The experiment’s results reveal two important lessons about how the components of allyship operate. First, the fact that taking action had a muted impact on allyship unless acceptance was high tells us that being accepting is the essential first step to becoming an ally. Taking action when your beliefs are still biased against LGBTQ+ people will have limited impact on your allyship level. Second, the fact that the person high in both acceptance and action was rated as the best ally indicates that solely being accepting is not enough to maximize your level of allyship.
That experiment showed that the most unbiased, accepting person still has room to grow. Specifically, allies are people who take action to improve the climate around them and to improve themselves. Based on our scale of allyship, someone would be considered as scoring high on action if they “speak out against anti-LGBTQ+ discrimination” and “seek out opportunities to learn about LGBTQ+ issues.”
Taking action starts with the self. Do you educate yourself to learn about the issues impacting LGBTQ+ individuals, whether in your workplace or in your broader community? Doing this requires time, energy, and listening, and it may even be upsetting at times — but the process is important for self-improvement.
Good allies also confront both interpersonal biases (e.g., a coworker making an offensive comment) and systemic biases (e.g., a workplace dress code that discriminates against gender-queer individuals).
Taking action can be difficult because it can be costly to speak up, and you may worry about the negative consequences of doing so. The challenges of taking action were reflected in our findings; our sample of LGBTQ+ participants rated their family, friends, and coworkers as lowest on this component of allyship relative to the other two components.
Despite the challenges of taking action, it also has the biggest rewards. Our research found that taking action is the most important component of allyship for enhancing LGBTQ+ individuals’ well-being. We conducted a six-week-long study in which we collected data from roommate pairs where one person was LGBTQ+-identified and the other (the roommate) was not. These participants were mostly young adults living with friends. We found that the roommates’ allyship levels measured in one week predicted improvements in LGBTQ+ individuals’ well-being (higher self-esteem, greater life satisfaction, and lower stress) the following week. These gains were driven by LGBTQ+ individuals’ perceptions of their roommates’ taking action. In other words, the roommate taking action predicted future increases in LGBTQ+ individuals’ well-being.
The final component of allyship we discovered is humility. Someone would score highly on having humility if they “listen more than they speak in discussions of LGBTQ+ issues” and “keep the focus off of themselves in discussions of LGBTQ+ issues.”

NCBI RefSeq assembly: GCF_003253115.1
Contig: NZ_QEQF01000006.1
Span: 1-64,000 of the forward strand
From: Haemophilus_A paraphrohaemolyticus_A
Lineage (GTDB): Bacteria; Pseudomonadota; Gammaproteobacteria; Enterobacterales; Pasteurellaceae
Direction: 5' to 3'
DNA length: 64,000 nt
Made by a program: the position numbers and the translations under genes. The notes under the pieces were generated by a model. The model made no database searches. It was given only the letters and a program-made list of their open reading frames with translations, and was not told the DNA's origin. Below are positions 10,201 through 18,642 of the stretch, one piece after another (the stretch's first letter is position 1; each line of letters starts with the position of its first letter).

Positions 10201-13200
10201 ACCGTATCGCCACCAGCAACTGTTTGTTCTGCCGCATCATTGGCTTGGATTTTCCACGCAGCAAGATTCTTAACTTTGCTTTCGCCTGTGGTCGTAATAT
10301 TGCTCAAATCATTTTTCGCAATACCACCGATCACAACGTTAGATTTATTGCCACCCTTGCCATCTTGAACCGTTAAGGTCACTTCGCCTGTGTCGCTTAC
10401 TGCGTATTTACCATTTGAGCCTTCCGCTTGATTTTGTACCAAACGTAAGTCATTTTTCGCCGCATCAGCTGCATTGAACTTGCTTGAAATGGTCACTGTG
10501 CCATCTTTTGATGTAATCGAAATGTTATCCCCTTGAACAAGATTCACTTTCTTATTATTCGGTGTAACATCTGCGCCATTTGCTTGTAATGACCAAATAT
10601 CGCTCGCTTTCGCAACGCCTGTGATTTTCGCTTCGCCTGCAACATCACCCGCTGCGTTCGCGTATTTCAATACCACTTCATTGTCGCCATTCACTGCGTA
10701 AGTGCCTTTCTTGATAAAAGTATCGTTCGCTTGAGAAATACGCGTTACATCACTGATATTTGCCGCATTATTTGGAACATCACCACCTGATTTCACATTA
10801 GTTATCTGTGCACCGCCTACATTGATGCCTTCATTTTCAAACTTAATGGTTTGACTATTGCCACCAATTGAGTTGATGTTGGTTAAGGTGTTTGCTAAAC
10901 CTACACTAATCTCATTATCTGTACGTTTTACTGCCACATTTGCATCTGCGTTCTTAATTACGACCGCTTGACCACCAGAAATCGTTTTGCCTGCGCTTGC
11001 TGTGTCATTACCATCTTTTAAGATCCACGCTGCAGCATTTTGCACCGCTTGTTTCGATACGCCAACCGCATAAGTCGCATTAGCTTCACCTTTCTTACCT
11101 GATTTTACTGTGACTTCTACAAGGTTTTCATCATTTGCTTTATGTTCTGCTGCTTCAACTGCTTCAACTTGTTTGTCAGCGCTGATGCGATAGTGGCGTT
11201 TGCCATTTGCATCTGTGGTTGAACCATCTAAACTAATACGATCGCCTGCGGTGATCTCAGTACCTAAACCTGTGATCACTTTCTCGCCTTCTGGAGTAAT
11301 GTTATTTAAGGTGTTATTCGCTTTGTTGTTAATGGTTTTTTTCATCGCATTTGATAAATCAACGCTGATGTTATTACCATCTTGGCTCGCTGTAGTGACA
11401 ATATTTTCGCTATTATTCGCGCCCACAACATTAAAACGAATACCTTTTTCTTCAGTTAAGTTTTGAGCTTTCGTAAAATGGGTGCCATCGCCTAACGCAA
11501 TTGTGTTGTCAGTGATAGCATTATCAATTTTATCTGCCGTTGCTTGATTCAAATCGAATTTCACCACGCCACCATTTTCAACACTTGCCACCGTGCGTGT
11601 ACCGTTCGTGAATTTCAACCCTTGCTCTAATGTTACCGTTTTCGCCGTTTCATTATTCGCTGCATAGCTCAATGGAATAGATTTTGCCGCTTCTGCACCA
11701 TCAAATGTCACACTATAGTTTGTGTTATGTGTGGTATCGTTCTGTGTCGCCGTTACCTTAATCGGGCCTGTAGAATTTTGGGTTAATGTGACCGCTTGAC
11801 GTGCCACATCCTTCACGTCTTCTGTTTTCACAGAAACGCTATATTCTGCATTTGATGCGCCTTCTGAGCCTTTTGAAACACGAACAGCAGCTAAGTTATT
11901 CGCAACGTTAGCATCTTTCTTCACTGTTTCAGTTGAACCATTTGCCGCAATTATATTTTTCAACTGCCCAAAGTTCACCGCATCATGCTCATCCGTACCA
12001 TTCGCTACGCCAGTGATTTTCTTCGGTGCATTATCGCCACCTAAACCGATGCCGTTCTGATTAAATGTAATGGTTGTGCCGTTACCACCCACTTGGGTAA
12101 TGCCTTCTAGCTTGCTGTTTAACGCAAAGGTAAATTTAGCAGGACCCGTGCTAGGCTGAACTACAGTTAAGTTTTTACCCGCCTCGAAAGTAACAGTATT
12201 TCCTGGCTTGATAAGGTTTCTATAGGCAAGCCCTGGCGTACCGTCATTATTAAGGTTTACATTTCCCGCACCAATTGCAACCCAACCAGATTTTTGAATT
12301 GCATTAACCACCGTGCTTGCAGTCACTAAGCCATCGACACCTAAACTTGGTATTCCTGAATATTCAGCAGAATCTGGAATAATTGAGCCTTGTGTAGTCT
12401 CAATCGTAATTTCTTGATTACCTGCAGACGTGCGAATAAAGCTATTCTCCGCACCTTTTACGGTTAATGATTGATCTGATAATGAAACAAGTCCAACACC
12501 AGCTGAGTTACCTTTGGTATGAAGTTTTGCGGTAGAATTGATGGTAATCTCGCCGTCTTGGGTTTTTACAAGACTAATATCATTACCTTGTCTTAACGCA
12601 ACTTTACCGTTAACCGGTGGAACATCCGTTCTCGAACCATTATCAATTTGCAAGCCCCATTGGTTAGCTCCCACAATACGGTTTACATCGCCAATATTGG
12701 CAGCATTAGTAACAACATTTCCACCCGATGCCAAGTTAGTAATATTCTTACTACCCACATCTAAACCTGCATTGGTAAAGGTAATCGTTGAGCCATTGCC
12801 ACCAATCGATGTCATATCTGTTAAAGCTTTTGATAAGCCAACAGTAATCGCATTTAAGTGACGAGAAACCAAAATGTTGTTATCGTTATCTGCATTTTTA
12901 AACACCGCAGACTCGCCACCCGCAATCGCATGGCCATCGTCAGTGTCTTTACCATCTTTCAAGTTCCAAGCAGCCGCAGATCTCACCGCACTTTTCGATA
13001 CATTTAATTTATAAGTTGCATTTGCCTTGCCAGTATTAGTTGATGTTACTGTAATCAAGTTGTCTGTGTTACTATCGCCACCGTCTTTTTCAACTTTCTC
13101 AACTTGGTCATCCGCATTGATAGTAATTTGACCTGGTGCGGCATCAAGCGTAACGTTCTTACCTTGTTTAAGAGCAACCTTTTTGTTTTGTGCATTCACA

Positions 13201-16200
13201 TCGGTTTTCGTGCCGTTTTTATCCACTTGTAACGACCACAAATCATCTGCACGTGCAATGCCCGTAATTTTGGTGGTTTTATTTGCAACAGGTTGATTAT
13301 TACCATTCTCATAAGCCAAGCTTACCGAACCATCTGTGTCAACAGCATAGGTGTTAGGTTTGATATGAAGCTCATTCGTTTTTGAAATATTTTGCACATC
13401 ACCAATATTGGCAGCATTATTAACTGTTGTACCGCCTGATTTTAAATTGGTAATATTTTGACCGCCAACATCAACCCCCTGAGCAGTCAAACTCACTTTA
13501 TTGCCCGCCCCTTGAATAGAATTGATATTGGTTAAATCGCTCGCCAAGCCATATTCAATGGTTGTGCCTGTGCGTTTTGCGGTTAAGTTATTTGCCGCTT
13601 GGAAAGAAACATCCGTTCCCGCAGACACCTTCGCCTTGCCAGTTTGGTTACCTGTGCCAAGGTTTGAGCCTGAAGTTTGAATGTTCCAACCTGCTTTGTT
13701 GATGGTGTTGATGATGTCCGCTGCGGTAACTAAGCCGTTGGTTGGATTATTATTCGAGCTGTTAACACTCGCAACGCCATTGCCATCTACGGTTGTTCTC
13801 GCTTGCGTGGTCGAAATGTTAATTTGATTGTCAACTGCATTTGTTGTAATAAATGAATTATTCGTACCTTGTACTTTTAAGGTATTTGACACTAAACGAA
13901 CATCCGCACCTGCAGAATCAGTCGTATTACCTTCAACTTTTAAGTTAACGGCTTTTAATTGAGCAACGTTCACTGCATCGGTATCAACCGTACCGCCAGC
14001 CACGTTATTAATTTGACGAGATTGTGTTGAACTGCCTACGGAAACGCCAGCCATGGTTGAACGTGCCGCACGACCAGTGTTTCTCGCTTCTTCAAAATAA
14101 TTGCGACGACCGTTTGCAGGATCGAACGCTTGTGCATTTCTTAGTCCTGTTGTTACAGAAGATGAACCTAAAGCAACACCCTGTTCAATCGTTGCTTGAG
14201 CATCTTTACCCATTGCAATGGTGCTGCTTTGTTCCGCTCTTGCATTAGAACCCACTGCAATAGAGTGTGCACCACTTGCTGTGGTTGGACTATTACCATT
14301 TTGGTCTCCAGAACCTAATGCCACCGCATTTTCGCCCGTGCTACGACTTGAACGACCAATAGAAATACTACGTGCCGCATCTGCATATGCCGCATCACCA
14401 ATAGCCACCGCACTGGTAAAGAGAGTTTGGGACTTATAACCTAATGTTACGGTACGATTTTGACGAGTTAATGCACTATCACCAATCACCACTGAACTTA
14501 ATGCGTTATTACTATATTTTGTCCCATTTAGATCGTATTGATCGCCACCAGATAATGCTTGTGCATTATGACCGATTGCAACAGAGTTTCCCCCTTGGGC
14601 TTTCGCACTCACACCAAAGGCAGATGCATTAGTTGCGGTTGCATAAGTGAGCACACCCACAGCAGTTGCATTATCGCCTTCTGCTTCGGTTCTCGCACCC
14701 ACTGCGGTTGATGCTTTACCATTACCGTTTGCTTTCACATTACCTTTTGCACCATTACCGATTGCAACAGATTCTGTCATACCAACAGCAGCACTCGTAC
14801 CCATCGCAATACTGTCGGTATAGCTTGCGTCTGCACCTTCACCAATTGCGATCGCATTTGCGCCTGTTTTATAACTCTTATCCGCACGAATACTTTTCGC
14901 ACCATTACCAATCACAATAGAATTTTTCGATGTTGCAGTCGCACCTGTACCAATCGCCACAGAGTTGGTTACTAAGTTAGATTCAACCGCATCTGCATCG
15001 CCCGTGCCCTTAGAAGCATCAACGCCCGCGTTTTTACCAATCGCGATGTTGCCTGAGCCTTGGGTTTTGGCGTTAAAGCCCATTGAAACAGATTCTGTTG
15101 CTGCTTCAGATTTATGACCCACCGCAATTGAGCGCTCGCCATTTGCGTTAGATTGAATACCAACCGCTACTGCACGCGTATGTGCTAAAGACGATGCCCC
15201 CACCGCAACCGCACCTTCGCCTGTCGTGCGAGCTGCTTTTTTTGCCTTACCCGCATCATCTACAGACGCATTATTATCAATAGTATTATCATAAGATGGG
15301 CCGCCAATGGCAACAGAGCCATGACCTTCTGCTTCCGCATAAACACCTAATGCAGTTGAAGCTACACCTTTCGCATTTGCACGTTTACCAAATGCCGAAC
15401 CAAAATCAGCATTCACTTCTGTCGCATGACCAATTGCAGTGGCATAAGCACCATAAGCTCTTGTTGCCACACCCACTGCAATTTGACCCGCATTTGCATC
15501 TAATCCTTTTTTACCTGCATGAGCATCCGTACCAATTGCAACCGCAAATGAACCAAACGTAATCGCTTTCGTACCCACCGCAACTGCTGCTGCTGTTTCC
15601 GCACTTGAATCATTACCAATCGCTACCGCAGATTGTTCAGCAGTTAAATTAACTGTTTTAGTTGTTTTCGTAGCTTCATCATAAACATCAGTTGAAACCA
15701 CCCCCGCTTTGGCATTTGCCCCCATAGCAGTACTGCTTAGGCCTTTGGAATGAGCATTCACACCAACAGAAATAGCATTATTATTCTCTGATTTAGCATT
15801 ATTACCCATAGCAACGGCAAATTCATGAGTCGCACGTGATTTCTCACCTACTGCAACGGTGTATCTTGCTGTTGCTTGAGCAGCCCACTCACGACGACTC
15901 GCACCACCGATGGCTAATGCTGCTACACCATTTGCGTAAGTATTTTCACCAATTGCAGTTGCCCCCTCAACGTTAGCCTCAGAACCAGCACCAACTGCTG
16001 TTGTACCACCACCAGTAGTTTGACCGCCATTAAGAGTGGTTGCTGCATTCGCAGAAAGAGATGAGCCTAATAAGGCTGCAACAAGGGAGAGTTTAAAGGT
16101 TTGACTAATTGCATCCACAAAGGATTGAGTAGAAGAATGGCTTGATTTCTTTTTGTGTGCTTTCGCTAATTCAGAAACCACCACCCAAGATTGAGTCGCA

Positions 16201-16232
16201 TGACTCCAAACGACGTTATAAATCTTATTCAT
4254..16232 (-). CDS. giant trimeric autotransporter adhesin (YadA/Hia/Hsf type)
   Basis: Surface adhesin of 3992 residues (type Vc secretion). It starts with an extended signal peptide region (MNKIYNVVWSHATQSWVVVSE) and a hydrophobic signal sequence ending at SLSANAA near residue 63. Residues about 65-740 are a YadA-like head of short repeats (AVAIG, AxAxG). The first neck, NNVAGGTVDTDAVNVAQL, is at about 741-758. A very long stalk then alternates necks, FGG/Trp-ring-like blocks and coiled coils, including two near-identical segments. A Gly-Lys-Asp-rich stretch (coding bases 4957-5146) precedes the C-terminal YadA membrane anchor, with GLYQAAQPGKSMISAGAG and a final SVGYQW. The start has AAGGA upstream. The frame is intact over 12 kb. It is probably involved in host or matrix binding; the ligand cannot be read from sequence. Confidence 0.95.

Being humble involves trying to truly learn about LGBTQ+ issues from members of the community rather than performing allyship in order to make a good impression. To develop humility, ask yourself: When issues of diversity and inclusion come up in the workplace, are you truly listening, or are you more interested in managing others’ impressions of you?
Humility is a “cherry on top” of being a good ally in the sense that it was mentioned about 5 to 10% less frequently than being accepting and taking action. It was also rated as somewhat lower in importance compared to acceptance and action. Nevertheless, in the roommate study described earlier, all three components of the roommate’s allyship — including humility — had a unique association with the LGBTQ+ participants’ subjective well-being (i.e., their life satisfaction).
Humility is an interesting trait, because it’s more difficult to self-diagnose compared to acceptance and action. From the roommate study data, we were able to determine how well the participants and roommates agreed on the roommates’ levels of acceptance, action, and humility. Although the participants and roommates had high agreement on the roommates’ acceptance and action, they had less agreement on the roommates’ humility. These findings suggest that you’re better at gauging your own levels of acceptance and action than your own level of humility, so you should be cautious in judging whether you’re truly humble in your allyship. If you feel comfortable doing so, ask someone you trust whether you’ve achieved humility as an ally.
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LGBTQ+ individuals felt closer to and had higher appreciation for their colleagues who they perceived to be good allies. And being a good ally may even be associated with future increases in your LGBTQ+ colleagues’ self-esteem and life satisfaction and decreases in their stress levels. All in all, being a good ally is beneficial to both the ally and those with marginalized gender and/or sexual identities.